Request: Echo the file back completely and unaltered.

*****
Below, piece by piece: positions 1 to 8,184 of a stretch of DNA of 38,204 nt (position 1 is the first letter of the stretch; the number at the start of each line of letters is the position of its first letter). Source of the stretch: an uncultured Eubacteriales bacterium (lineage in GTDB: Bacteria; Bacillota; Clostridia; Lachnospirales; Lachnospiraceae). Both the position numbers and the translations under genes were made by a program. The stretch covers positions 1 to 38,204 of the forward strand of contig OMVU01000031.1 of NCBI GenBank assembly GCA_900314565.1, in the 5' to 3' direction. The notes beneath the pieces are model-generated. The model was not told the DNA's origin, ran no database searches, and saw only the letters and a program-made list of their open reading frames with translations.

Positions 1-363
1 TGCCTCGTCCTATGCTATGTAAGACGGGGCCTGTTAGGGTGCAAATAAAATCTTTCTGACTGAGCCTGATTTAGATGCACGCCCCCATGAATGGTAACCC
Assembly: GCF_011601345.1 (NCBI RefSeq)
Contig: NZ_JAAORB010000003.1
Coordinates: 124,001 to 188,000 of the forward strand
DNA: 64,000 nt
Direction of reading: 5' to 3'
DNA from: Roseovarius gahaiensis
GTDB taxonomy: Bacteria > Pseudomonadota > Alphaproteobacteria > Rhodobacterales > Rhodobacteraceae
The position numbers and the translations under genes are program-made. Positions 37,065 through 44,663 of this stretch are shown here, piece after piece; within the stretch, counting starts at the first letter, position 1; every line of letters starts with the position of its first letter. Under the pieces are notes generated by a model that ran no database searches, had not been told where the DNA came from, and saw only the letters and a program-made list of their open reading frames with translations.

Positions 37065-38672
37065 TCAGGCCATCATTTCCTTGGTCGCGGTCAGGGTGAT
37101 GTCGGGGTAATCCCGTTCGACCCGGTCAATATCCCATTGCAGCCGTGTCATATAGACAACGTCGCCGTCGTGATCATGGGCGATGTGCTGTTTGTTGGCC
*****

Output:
Below, piece by piece: positions 1 to 8,184 of a stretch of DNA of 38,204 nt (position 1 is the first letter of the stretch; the number at the start of each line of letters is the position of its first letter). Source of the stretch: an uncultured Eubacteriales bacterium (lineage in GTDB: Bacteria; Bacillota; Clostridia; Lachnospirales; Lachnospiraceae). Both the position numbers and the translations under genes were made by a program. The stretch covers positions 1 to 38,204 of the forward strand of contig OMVU01000031.1 of NCBI GenBank assembly GCA_900314565.1, in the 5' to 3' direction. The notes beneath the pieces are model-generated. The model was not told the DNA's origin, ran no database searches, and saw only the letters and a program-made list of their open reading frames with translations.

Positions 1-363
1 TGCCTCGTCCTATGCTATGTAAGACGGGGCCTGTTAGGGTGCAAATAAAATCTTTCTGACTGAGCCTGATTTAGATGCACGCCCCCATGAATGGTAACCC
Assembly: GCF_011601345.1 (NCBI RefSeq)
Contig: NZ_JAAORB010000003.1
Coordinates: 124,001 to 188,000 of the forward strand
DNA: 64,000 nt
Direction of reading: 5' to 3'
DNA from: Roseovarius gahaiensis
GTDB taxonomy: Bacteria > Pseudomonadota > Alphaproteobacteria > Rhodobacterales > Rhodobacteraceae
The position numbers and the translations under genes are program-made. Positions 37,065 through 44,663 of this stretch are shown here, piece after piece; within the stretch, counting starts at the first letter, position 1; every line of letters starts with the position of its first letter. Under the pieces are notes generated by a model that ran no database searches, had not been told where the DNA came from, and saw only the letters and a program-made list of their open reading frames with translations.

Positions 37065-38672
37065 TCAGGCCATCATTTCCTTGGTCGCGGTCAGGGTGAT
37101 GTCGGGGTAATCCCGTTCGACCCGGTCAATATCCCATTGCAGCCGTGTCATATAGACAACGTCGCCGTCGTGATCATGGGCGATGTGCTGTTTGTTGGCC